By Todd Ceisner
When Ryan Patterson won the FLW College Fishing national championship back in 2012, he figured a pro fishing career wasn’t too far off. The victory earned him a $50,000 payday, a new boat and a berth in the Forrest Wood Cup later that summer to go up against some of the best anglers in the sport. Life was good for the then-Kansas State student.
“I thought it would be the start of something big,” Patterson said.
It was, but that something big wasn’t a career on the competitive side of the sport. As much as he was drawn to all of the aspects of tournament fishing, ultimately, he traded in his jersey for a logoed polo shirt and career on the sales and marketing side of the fishing industry. After a stint with Ranger Boats, Patterson left to become part of the team at Vexus Boats, where he now serves as the national sales manager.
“I was ate up with it on the tournament side, but being a pro wasn’t meant for me,” Patterson said during a recent fishing trip at Lake Fork, where he showed off Vexus AVX2080, a 20-foot, 2-inch aluminum boat that looks, feels and fishes like a fiberglass rig.
“I didn’t want to be gone that much. I still fish BFLs here and there and some team circuits around the house, but I wanted to have a traditional professional career, something steadier than fishing tournaments.”
He credits his parents for helping him weigh all of his options several years ago and encouraging him to play the long game when choosing a career path.
“They kept me grounded to the fact that I’d made a little money at the Cup, but before I let it all go on travel and entry fees, I had to be sure it was what I wanted to do,” he said. “They really made me think about it.”
“Kids these days come up and say they want to be a pro, and I think that’s great, but a lot needs to happen for that to come to fruition.”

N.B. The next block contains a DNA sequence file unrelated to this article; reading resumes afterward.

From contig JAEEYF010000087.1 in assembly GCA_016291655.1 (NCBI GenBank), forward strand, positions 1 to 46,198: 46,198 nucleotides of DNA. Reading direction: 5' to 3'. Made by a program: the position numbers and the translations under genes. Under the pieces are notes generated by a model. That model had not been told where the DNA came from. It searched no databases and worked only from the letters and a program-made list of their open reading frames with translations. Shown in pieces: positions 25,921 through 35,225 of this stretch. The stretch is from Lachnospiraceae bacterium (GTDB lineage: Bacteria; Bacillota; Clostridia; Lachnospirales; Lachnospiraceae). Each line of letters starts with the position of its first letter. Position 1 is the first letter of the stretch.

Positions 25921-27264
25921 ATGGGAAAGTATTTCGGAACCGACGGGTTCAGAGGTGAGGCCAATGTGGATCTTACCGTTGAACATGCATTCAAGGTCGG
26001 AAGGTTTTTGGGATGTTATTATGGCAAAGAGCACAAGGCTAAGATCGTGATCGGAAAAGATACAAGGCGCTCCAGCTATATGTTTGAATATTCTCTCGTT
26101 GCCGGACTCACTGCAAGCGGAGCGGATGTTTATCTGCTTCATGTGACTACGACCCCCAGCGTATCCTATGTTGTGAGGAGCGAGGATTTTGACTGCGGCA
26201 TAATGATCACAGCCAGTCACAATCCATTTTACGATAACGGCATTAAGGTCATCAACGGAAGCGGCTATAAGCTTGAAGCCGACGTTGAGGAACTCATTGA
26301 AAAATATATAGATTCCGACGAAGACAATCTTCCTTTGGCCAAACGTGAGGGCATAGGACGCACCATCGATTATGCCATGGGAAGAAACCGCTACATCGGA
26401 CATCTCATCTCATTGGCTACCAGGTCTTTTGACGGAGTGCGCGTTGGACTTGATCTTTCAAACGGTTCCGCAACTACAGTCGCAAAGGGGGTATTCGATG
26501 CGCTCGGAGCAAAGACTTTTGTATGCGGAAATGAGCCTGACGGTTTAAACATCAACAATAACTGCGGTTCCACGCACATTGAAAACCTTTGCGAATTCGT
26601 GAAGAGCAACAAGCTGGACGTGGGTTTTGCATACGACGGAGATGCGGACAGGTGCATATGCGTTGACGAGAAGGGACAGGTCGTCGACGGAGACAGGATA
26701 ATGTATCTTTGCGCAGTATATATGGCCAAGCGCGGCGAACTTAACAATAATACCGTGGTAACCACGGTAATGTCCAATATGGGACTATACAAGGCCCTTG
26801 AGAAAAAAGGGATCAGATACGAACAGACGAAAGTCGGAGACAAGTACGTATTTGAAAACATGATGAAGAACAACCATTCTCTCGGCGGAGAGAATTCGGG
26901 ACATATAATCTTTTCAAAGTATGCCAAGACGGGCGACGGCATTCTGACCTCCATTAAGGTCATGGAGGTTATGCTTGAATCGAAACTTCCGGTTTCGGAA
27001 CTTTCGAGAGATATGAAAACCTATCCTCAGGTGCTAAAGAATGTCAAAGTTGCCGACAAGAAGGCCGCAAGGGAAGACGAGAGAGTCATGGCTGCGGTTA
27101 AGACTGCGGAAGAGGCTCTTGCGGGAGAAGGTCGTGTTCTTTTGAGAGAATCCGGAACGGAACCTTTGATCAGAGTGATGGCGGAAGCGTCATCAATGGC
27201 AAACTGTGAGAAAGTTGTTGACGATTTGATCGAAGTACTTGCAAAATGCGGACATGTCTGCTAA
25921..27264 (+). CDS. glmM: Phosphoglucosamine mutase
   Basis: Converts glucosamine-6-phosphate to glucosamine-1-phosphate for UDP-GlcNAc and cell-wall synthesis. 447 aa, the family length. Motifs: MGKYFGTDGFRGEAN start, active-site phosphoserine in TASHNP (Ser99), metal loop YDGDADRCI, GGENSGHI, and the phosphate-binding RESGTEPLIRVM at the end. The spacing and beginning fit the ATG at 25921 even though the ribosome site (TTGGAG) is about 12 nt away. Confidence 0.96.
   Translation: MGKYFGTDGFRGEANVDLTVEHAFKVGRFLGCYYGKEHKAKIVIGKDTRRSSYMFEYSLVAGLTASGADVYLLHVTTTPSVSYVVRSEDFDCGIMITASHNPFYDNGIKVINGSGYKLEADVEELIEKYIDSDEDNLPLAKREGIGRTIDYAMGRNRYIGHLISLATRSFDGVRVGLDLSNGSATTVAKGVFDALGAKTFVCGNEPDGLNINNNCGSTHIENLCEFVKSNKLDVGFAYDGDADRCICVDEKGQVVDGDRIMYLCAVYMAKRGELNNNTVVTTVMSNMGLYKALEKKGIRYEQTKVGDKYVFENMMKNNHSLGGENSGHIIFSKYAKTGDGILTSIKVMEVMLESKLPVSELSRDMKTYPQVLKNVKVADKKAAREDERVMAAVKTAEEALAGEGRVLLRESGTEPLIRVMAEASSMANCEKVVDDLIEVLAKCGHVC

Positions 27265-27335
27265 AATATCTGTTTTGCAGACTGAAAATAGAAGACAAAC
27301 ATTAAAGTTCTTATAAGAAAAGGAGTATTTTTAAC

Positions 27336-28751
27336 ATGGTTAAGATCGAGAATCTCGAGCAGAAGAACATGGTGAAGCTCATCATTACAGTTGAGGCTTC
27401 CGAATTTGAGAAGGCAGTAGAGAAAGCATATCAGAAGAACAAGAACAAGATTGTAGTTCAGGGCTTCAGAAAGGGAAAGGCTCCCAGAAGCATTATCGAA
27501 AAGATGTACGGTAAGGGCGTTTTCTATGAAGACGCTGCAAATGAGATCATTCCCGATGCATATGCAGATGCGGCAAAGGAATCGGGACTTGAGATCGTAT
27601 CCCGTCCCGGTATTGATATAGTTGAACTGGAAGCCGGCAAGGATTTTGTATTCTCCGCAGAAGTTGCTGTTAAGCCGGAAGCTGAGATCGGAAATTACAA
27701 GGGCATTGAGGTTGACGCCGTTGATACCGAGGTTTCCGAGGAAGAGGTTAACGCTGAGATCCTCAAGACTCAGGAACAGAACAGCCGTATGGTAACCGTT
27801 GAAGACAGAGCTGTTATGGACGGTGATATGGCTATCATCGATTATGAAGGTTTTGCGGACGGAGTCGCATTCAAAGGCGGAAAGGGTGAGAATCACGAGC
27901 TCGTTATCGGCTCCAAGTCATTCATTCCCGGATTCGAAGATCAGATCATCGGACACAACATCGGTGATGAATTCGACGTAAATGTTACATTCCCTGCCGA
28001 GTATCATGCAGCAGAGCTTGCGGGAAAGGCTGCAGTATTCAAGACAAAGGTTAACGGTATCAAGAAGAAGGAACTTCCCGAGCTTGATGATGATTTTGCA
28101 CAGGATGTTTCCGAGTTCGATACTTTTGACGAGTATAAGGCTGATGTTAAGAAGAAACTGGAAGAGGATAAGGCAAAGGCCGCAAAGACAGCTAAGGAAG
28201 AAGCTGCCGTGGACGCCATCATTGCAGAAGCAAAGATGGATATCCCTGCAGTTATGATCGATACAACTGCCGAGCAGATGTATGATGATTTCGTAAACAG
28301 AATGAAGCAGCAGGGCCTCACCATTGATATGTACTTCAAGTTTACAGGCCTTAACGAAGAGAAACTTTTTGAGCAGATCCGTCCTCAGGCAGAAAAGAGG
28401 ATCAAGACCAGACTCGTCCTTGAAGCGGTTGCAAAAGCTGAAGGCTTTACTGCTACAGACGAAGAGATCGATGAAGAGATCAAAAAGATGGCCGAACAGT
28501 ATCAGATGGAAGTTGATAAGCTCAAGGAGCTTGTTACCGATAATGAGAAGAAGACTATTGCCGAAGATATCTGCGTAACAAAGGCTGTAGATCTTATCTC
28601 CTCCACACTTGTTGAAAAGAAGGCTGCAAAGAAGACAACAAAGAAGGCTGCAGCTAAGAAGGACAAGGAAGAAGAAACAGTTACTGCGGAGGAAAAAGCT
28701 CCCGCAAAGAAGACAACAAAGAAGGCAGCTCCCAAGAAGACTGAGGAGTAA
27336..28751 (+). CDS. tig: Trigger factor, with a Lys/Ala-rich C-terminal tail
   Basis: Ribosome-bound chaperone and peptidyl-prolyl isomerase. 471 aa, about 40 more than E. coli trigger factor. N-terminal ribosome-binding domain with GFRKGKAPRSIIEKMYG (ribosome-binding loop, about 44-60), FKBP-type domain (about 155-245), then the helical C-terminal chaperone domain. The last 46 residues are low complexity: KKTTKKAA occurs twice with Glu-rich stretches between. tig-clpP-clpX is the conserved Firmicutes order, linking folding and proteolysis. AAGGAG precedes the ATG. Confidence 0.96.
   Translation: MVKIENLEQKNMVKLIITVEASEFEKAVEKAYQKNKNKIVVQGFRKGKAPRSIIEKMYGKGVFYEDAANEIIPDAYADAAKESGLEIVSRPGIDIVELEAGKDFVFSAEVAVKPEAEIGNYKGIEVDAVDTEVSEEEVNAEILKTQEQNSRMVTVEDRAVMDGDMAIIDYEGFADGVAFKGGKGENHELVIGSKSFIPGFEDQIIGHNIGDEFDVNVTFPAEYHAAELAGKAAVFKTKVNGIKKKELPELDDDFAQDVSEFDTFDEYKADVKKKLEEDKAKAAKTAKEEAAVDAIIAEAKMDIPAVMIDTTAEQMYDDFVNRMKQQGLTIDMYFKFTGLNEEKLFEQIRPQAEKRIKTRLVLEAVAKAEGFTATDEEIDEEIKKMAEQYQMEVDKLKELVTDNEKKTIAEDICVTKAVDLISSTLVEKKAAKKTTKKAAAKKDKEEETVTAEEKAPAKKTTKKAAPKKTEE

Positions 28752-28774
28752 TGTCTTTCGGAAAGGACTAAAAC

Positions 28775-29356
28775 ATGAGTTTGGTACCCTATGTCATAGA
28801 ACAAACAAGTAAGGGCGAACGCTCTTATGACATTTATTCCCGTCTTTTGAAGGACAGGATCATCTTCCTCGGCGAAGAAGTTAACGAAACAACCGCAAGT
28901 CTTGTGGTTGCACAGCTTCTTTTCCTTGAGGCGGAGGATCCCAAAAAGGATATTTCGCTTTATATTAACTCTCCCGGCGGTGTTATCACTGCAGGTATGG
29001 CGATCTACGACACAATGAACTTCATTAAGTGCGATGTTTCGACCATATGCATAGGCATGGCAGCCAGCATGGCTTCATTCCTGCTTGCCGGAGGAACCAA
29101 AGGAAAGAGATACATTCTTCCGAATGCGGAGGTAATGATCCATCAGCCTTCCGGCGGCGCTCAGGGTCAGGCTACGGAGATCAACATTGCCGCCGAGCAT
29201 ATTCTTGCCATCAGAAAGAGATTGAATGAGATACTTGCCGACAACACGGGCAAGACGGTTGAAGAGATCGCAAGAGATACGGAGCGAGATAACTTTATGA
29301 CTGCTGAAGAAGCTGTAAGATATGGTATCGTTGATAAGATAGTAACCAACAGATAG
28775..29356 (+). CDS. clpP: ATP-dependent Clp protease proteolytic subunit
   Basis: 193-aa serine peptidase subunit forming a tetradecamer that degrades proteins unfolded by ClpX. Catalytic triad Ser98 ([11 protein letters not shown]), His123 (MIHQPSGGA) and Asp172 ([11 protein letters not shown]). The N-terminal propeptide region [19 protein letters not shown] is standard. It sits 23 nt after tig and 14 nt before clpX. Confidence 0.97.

Legend Next Door
By the time Patterson bid farewell to Kansas State, he was starting to learn the inner workings of the boat-building industry. He did a summer internship at Ranger Boats in 2011 and returned for a second go-round in 2012 after winning the college title.
The work he did was hardly glamourous, but he loved every minute of it.
“I was the guy washing boats and helping with photo shoots and going to the Cup to help set up the booth,” he said. “I was bumping elbows with the guys you watch on TV. I thought, ‘It’s hard to believe that there’s a way to make a living being around what I’ve watched since being a kid.’ That’s pretty cool. I got ate up with it.”
Originally from Kansas, Patterson’s summer landlord in Flippin, Ark., was pretty well known around town.
“Those two summers, I rented a house from Forrest Wood,” he said. “He was my neighbor. I’m moving in and Forrest and Nina come over and ask if they could help with anything.”
It didn’t take long for Patterson to see for himself the work ethic that allowed Wood to build Ranger Boats into a premier boat brand, if not the premier brand, in the industry.
“He’s up at 5:15 checking cows and works until dark,” Patterson said. “He’s a guy who’s real and would give you the shirt off his back.”
After his second internship, he was offered a job at Ranger and worked his way to the role of sales manager.
“I got in when the boat business started to pick back up,” he said. “I fell in love with the business overall. Being at the Classic, the Cup and dealer meetings in between. It’s all about relationships and the good people in the industry.
“Sometimes our sport loses sight of the fact we have so many good people in it. The worst days aren’t really that bad, no matter what you’re selling, especially when you meet a father and son that come to a Classic or an open house and they tell you the places they’re looking forward to fishing. They eat, sleep and breathe it.”
After 5 years at Ranger, Patterson decided to reunite with Keith Daffron at Vexus, which is also headquartered in Flippin.
“Keith is one of my best friends and the team at Vexus is like family to me,” Patterson said. “It wasn’t easy because the people at Ranger had been great to me. I was extremely close with the guys at Vexus and they offered me an opportunity and I wanted to get in on it. It’s been exciting.”
Patterson said the response to the line of Vexus aluminum boats has been overwhelmingly positive and the company is hoping to build on that momentum with the release of its first fiberglass model early next year.
“It’s more exciting than a feeling of pressure,” he said. “Innovation is what drives our industry. It’s about catching green fish and the things we’re doing at Vexus is going make me a better fisherman on Saturdays.
“At the end of the day, we’re just a bunch of guys that want to build nice fishing boats for people that want to use them and create a customer experience where we know their names and they know us.”
It’s something he can see himself doing for a long time to come.
“I have no intention of doing anything else,” he said. “I love the small feel to the industry and the relationship driven aspect of it.”